by: Peter J. Gallagher (@pjsgallagher)
It seems like I read cases like this every few weeks: A borrower defaults on a loan, tries to work something out with the bank, but the bank for some reason decides not to work out a deal and instead decides to enforce the terms of the underlying loan documents (usually through foreclosure or some other means). The borrower then sues, alleging that the lender acted in bad faith by thinking about working out a deal, and maybe even taking some steps to do so, but eventually deciding not to. Although I have obviously summarized these cases in broad terms and the devil is often in the details, the result is almost always the same – the borrower loses.
The reason for this is simple. The law in New Jersey is well settled that a lender will not generally be deemed to have acted in bad faith when it seeks to enforce the terms of a note or mortgage as written. Stated differently, lenders cannot be barred from enforcing loan and mortgage documents merely because they seek to enforce their express contractual rights. Indeed, “a creditor's duty to act in good faith does not extend to foregoing its right to accelerate upon default or otherwise compromising its contractual rights in order to aid its debtor.” Glenfed Financial Corp. v. Penick Corp. For instance, in Creeger Brick & Building Supply, Inc. v. Mid-State Bank & Trust Co., — a decision cited by the Appellate Division with approval in Glenfed — a Pennsylvania appeals court held:
. . . a lending institution does not violate a separate duty of good faith by adhering to its agreement with the borrower or by enforcing its legal and contractual rights as a creditor. The duty of good faith imposed upon contracting parties does not compel a lender to surrender rights which it has been given by statute or by the terms of its contract. Similarly, it cannot be said that a lender has violated a duty of good faith merely because it has negotiated terms of a loan which are favorable to itself. As such, a lender generally is not liable for harm caused to a borrower by refusing to advance additional funds, release collateral, or assist in obtaining additional loans from third persons. A lending institution also is not required to delay attempts to recover from a guarantor after the principal debtor has defaulted.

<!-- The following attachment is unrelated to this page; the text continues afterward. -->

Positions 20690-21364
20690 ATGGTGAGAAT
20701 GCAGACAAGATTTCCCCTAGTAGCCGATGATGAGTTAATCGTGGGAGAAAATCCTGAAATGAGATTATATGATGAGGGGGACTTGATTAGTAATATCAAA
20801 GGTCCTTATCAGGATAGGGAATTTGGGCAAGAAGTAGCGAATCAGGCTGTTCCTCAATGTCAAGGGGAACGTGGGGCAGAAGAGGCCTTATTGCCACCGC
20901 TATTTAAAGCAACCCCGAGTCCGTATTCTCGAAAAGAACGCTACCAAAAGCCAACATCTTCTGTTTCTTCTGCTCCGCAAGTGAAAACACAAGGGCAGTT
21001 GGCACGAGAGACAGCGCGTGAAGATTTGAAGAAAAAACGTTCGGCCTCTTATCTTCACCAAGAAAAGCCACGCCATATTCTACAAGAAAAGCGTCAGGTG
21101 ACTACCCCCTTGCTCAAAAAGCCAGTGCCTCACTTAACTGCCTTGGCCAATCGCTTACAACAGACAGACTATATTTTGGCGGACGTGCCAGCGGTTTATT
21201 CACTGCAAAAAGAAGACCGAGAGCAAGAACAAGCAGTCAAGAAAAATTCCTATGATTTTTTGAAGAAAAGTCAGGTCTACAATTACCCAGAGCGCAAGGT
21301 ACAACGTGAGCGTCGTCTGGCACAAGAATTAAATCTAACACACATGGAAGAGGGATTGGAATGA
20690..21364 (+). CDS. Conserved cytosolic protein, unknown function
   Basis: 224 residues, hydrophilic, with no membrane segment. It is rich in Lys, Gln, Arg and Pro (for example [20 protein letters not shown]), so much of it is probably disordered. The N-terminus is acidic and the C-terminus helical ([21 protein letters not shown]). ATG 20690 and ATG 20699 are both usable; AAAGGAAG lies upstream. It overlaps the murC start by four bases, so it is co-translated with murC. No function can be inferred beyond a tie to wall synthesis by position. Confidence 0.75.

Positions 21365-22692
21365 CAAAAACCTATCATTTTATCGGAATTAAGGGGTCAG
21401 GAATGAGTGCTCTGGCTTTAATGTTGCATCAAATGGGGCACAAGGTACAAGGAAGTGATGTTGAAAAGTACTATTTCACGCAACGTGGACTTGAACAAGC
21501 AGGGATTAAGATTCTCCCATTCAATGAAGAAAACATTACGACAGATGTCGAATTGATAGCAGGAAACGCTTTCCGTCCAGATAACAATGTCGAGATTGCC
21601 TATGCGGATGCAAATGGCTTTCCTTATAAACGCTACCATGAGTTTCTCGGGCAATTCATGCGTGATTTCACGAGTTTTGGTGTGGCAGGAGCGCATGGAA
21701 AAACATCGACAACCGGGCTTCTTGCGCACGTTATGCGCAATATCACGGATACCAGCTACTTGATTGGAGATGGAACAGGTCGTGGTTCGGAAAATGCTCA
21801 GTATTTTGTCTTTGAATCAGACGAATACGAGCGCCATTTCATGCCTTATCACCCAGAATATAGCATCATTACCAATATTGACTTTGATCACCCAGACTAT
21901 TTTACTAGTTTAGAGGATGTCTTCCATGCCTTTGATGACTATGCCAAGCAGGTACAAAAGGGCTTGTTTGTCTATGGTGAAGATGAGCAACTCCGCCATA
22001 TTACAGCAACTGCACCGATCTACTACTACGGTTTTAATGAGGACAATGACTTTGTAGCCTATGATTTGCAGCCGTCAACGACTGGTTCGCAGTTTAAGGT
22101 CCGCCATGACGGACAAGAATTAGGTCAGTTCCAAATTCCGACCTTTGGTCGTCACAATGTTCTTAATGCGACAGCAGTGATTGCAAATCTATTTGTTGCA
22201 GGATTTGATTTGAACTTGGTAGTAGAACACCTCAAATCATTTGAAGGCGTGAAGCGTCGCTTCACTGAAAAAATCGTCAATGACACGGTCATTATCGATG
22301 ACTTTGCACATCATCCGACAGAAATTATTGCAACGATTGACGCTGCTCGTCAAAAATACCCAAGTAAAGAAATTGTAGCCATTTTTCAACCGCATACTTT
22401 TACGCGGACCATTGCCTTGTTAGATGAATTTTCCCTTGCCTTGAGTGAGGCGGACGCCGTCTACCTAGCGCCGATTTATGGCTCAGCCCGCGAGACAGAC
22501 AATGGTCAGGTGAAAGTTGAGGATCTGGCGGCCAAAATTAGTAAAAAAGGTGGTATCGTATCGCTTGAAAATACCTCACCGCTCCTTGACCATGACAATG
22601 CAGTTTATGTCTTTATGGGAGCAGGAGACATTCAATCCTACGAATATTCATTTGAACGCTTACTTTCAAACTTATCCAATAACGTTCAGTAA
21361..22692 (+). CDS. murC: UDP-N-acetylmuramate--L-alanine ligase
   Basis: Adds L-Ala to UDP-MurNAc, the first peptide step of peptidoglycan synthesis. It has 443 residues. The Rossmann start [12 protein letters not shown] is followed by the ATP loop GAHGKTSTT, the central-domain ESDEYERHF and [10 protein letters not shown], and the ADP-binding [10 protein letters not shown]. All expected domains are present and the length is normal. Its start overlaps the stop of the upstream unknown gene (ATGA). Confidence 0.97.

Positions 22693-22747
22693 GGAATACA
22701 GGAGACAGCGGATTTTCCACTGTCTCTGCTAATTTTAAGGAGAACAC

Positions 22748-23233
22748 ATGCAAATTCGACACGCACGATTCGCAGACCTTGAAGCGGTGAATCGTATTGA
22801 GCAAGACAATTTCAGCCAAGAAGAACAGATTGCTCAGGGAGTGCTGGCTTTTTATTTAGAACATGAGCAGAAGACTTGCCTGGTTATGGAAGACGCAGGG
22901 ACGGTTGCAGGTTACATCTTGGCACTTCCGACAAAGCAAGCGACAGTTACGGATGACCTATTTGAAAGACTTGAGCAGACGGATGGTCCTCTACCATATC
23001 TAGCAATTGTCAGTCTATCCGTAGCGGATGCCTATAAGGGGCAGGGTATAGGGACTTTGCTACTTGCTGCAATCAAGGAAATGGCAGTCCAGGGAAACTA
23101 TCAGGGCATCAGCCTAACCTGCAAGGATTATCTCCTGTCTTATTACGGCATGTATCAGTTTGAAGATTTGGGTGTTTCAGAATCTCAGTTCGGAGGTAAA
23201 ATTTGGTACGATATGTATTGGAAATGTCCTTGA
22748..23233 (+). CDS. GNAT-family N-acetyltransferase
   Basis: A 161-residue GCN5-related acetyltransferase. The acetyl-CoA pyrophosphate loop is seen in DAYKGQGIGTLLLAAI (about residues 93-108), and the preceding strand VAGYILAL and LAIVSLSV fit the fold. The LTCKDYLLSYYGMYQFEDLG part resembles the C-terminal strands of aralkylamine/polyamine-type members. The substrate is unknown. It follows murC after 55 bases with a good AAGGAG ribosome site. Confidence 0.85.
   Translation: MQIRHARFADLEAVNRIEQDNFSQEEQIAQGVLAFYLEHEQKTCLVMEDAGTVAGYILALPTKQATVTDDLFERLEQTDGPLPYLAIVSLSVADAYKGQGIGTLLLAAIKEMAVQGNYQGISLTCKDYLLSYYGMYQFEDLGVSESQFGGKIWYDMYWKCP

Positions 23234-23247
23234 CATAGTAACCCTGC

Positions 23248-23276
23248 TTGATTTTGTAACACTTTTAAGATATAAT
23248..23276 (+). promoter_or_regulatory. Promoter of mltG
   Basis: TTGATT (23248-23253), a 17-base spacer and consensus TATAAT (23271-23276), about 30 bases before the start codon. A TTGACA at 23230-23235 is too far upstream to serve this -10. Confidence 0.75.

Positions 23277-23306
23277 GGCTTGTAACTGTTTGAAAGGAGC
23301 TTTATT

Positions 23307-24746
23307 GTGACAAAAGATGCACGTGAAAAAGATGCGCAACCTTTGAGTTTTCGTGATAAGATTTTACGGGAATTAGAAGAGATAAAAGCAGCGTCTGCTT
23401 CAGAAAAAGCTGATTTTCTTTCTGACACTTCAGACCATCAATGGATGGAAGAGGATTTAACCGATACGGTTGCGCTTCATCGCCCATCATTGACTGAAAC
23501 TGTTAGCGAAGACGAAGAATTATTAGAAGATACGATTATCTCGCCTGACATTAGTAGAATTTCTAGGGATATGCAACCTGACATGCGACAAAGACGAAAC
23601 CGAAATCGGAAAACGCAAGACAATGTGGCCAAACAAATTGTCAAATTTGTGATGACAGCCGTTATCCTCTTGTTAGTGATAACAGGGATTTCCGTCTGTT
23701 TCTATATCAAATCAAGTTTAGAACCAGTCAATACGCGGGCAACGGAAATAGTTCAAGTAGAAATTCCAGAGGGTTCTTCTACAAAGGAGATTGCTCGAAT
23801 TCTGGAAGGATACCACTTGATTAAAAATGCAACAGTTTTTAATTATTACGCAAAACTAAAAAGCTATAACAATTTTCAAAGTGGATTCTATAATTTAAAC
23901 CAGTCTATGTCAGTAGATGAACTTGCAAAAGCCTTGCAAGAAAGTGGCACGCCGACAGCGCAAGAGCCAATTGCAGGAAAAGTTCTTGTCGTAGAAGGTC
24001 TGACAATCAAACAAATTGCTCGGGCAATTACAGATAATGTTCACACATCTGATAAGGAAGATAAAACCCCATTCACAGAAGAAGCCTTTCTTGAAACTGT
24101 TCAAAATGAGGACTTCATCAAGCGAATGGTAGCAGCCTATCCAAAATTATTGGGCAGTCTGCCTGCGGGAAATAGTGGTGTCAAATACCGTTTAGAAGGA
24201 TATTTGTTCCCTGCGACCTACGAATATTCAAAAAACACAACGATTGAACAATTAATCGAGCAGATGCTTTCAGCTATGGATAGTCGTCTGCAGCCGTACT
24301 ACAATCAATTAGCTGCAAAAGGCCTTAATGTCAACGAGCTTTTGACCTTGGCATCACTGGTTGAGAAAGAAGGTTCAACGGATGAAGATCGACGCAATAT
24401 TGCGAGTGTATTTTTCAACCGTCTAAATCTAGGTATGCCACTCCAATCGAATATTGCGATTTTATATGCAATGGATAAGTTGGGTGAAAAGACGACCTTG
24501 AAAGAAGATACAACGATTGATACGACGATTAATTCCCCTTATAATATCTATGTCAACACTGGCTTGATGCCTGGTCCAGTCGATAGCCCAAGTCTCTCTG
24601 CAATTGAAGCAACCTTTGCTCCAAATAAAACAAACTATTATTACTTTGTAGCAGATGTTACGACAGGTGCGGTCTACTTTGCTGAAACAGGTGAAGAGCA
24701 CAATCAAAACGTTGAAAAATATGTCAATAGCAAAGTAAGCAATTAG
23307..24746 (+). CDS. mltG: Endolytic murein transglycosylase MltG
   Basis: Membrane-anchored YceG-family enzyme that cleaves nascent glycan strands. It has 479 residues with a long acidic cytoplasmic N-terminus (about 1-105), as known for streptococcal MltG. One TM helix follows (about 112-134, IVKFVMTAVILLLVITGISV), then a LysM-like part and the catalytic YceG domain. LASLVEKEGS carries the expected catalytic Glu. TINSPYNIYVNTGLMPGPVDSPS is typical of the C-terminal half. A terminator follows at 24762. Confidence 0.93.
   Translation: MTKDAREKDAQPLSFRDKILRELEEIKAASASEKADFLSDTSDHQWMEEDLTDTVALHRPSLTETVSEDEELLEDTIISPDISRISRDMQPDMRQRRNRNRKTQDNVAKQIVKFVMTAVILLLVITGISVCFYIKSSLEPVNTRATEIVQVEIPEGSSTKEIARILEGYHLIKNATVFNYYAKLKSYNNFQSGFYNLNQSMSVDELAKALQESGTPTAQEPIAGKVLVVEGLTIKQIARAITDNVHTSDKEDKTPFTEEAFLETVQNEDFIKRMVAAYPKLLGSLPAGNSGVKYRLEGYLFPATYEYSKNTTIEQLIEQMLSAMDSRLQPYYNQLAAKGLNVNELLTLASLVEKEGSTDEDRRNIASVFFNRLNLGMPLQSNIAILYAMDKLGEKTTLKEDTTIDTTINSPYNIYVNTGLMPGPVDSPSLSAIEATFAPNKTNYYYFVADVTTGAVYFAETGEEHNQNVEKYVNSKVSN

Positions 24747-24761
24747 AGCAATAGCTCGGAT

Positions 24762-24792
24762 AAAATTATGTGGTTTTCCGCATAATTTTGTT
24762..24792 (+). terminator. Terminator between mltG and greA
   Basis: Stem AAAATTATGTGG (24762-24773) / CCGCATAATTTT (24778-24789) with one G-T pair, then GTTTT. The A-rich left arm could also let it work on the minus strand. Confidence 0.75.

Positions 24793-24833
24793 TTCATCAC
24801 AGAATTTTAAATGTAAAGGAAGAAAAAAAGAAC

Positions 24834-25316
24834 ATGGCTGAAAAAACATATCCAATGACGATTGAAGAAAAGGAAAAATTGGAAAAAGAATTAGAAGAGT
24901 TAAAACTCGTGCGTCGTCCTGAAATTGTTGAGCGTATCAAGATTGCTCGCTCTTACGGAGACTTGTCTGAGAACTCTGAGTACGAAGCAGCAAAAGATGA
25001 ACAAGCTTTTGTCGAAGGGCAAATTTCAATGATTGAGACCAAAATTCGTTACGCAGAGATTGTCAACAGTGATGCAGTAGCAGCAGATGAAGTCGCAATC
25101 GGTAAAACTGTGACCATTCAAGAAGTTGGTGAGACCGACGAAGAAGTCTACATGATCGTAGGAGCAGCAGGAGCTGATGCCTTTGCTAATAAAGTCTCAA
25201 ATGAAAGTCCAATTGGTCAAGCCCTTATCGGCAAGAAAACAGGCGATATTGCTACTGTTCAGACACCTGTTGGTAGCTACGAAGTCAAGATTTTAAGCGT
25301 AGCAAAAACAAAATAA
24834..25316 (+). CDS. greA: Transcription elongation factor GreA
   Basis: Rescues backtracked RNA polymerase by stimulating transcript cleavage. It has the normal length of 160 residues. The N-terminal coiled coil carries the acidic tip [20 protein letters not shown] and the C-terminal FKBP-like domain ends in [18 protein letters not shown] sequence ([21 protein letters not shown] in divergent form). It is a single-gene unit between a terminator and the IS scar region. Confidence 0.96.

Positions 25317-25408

Try as borrowers might, New Jersey courts have repeatedly and consistently rejected efforts to hold lenders liable for violating the duty of good faith and fair dealing when those lenders have simply attempted to enforce the terms of their loan agreements.
The latest example of this can be found in the Appellate Division's decision in The Provident Bank v. Interstate Transport, Inc. In that case, plaintiff obtained from defendant a term loan and a loan from its credit line, both of which were secured by a first lien on plaintiff's property. Plaintiff later defaulted on both. After default, it attempted to get a loan from a different lender that would have allowed plaintiff to cure the default. (Plaintiff was essentially going to refinance its debt.) To assist plaintiff in this process, defendant agreed, several times, to extend the maturity date on the two loans.Plaintiff eventually obtained a term sheet from a new lender. Because the new lender required that any new loan be secured by a first lien on plaintiff's personal property, plaintiff sent the term sheet to defendant and defendant indicated that plaintiff could sign it. Some time later, defendant asked plaintiff about the status of the new financing. Plaintiff responded by producing a "commitment letter," but this letter was, the court concluded, little more than a restatement of the term sheet, and not a commitment to provide financing. Thereafter, defendant decided not to extend the maturity dates of the loans any more and moved to collect the debt from plaintiff.
Plaintiff raised as a defense that defendant had breached the duty of good faith and fair dealing by "encouraging" plaintiff to find a new lender and then "abruptly" pulling the plug on this process. The court rejected this argument because of the well-settled law discussed above.
As I mentioned above, this is the same conclusion that countless other New Jersey courts have reached in countless other cases, but that does not stop borrowers from raising this defense, therefore lenders should be aware of it.
[Incidentally, for an example of a rare case where a New Jersey court found that a borrower had at least pled a breach of good faith and fair dealing sufficiently enough to defeat a motion to strike, click here.]